After 10 years of shooting footage followed by five years in the editing room, filmmaker Charlie Paul had completed his documentary. For him, it was a long, unique experience making “For No Good Reason,” an in-depth look at acclaimed British artist Ralph Steadman, best known for his longtime partnership with American Gonzo journalist Hunter S. Thompson. During that time, Paul says, his friendship with Steadman grew into a working relationship.

“After a while, I got to a stage where I had total access to Ralph,” Paul told me during an interview at the SXSW Film Festival where the film made its debut in March. “There were no barriers or guards with him. The end result is that everything in the film is completely honest. It’s as if you were in Ralph’s studio without him noticing you there.”

In “For No Good Reason,” Paul interviews Steadman (and others like actor Johnny Depp and director Terry Gilliam) to create a sense of how important his work is not only as an extension of the controversial words Thompson wrote in books such as “Fear and Loathing in Las Vegas” and “Fear and Loathing on the Campaign Trail ’72,” but to illustrators worldwide. He also uses Steadman’s own incredible drawings to show the influence he has made on others both culturally and historically.

 “For No Good Reason” was recently released on Blu-ray and DVD on Sept. 2.

Were you surprised no one else had made a film about Ralph before you started shooting this film 15 years ago?

Well, naturally, Ralph wouldn’t let anyone make a film about him. The same thing could be said about Hunter [S. Thompson]. These guys are incredibly personal. Ralph had never seen a need to make a movie. It was only our relationship and the fact that I was a filmmaker that I was able to convince him that this was something we needed to do.

Was it easy to convince him?

Well, if you tell Ralph to go north, Ralph will go south. The idea of actually going in and structuring Ralph to make a film was virtually impossible. I think I would’ve ended up making the opposite film I wanted. So, for me, what I had to do was just follow Ralph. So, I was just there with him all the time. Every week I would go and film a session with him. Each session was guided by him. I shot anything he was doing that day. If I arrived and he was drawing a picture of a bird, that would be what we shot that day.

It must have been incredible just to be in his studio and watch him work. Is his workspace as chaotic as I’m imagining?

You know, I’ll tell you, I was rummaging one day around his studio and found some photos he had taken that he had forgotten about. They were photos he took in New York in 1974. These things were under a pile of rubbish. He would’ve never seen them. So, I took them and scanned them and show them to Ralph and ask, “Hey, Ralph, what do you think of these?” Ralph loved them so much he got them into an exhibition and then decided to make a book out of them. It was good for Ralph and for me to be rummaging around in his space. It was really a marvelous uncovering for him.

Is Ralph, even today, still creating work on a consistent basis?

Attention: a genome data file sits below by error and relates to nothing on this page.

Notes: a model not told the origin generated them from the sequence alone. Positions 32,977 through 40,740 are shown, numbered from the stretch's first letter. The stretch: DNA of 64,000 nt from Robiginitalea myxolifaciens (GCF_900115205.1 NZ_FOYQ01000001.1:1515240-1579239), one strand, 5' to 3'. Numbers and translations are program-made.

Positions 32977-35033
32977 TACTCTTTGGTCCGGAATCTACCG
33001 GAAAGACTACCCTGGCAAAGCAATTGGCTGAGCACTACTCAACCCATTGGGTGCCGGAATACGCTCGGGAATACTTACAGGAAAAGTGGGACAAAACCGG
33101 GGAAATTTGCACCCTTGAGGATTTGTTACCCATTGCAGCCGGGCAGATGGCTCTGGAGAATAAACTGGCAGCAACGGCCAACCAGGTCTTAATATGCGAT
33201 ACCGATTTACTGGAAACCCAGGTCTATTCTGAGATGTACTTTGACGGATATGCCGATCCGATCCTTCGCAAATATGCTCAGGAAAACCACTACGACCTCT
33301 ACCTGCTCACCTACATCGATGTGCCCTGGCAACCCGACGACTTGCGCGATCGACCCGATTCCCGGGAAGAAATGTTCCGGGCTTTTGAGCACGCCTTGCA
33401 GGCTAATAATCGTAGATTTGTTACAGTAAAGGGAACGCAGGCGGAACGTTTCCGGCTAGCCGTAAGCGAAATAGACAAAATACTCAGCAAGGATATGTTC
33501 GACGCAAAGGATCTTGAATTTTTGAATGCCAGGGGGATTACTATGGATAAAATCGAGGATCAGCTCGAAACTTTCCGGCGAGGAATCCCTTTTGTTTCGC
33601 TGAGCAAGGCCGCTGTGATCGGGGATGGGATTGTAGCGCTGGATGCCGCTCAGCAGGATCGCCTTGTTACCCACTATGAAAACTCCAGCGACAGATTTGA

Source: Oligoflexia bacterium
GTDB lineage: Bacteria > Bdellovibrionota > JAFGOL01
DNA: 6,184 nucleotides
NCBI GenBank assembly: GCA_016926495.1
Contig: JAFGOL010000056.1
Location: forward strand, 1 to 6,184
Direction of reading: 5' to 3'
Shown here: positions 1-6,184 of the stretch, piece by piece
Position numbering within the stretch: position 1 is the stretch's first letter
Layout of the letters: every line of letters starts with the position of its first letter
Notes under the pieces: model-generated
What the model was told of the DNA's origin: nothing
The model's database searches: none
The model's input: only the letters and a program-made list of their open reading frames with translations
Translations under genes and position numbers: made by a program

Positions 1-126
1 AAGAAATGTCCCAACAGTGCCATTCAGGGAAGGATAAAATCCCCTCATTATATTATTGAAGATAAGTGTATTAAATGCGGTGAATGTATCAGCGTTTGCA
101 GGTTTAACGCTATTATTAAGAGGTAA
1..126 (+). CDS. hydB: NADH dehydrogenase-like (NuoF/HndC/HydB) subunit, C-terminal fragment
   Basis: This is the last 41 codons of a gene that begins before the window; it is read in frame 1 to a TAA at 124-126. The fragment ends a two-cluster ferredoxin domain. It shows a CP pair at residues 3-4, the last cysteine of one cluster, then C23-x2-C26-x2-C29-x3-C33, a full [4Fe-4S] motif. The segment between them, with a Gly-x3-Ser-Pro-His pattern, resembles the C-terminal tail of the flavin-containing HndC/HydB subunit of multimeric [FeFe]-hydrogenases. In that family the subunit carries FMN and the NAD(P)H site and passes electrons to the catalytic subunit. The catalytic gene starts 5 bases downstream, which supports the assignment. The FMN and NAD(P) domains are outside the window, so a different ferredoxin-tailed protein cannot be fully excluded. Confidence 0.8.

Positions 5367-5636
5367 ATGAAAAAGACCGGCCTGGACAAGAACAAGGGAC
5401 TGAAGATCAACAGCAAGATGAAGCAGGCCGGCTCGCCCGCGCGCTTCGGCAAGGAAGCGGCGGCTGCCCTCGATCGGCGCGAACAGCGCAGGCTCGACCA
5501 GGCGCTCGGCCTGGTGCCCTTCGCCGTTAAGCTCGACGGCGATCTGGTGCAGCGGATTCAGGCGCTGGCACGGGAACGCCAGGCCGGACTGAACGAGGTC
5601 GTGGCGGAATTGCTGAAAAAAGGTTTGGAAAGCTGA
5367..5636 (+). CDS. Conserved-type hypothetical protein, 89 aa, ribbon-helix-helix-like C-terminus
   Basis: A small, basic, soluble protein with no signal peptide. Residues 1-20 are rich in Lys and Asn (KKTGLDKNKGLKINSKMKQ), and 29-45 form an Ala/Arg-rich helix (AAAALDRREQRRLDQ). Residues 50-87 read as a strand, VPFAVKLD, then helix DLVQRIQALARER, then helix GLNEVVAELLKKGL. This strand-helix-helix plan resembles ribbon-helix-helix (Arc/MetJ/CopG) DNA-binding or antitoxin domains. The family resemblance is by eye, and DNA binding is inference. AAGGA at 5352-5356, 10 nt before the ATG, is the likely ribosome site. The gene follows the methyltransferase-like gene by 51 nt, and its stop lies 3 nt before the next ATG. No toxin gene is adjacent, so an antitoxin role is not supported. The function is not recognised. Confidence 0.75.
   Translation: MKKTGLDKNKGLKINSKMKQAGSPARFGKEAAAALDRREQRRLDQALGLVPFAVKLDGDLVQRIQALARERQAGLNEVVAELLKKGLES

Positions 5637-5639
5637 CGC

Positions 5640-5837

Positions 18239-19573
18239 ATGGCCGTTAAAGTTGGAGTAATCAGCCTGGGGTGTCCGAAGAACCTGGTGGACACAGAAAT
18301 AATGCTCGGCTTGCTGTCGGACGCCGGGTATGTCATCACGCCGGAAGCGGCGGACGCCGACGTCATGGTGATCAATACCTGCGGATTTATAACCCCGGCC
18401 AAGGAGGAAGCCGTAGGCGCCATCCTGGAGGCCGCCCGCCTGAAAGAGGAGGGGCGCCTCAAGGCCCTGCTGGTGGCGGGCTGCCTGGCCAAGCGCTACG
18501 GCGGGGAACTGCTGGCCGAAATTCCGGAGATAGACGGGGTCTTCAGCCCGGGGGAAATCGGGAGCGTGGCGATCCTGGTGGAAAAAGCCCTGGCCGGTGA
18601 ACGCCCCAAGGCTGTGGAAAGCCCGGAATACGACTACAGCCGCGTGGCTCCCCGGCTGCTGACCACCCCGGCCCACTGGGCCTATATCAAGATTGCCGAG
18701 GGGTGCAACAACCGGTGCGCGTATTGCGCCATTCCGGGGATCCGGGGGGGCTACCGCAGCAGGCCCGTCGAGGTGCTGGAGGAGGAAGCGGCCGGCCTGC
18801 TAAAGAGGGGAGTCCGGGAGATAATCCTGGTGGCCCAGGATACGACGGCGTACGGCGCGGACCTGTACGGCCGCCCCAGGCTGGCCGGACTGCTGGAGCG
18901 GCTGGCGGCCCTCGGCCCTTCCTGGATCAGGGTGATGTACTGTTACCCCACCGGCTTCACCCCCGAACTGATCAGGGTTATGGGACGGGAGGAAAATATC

Oh, yes! Ralph paints every day. Almost every day we would film what he was painting. The work that made it to the film had a purpose. Ralph is constantly creating new work. He still potters down to his studio and gets a brush and makes a splat and, before you know it, he’s created a genius piece of art.

Although Ralph stopped drawing political cartoons a few years ago, he’s now doing it again. Why did he stop in the first place?

It’s because he realized that most of the politicians found [his illustrations] flattering. For all his efforts to show the ugly side of the person, they would actually say, “This is great! Can I have it?” He realized he was helping these people by producing this work. But he’s back in it now. He’s working for the New Yorker. He does politicians all the time, but he’s always very skeptical about beautifying these people or allowing them to think they’ve been immortalized by him. But he’s not out to get people like he was before.

During all the time you spend with Ralph, did he ever tell you anything you remember that sort of encompasses who he was as a person?

He would say something like, “I became an artist to try and change the world, and I did change the world because it’s a worse place now than when I started.” That’s how he feels about life. For all his efforts, he feels like he has done nothing to change the world. Before, the world was moving on in a way he was protesting against. It’s like, however hard you try, the world will carry on without you.

Do you agree with his take on life?

Oh, no. I disagree with him entirely. I always tell him, “Ralph, I was influenced by your work and I am trying to change the world as a mirror to what you do. You’ve influenced so many people around the world.” Bu he doesn’t see that. As far as he’s concerned, he’s only wasted his time. But, again, Ralph really is the reason I do my work. Therefore, he has had an influence. I can tell him a thousand times and he would deny it all the way to his grave.

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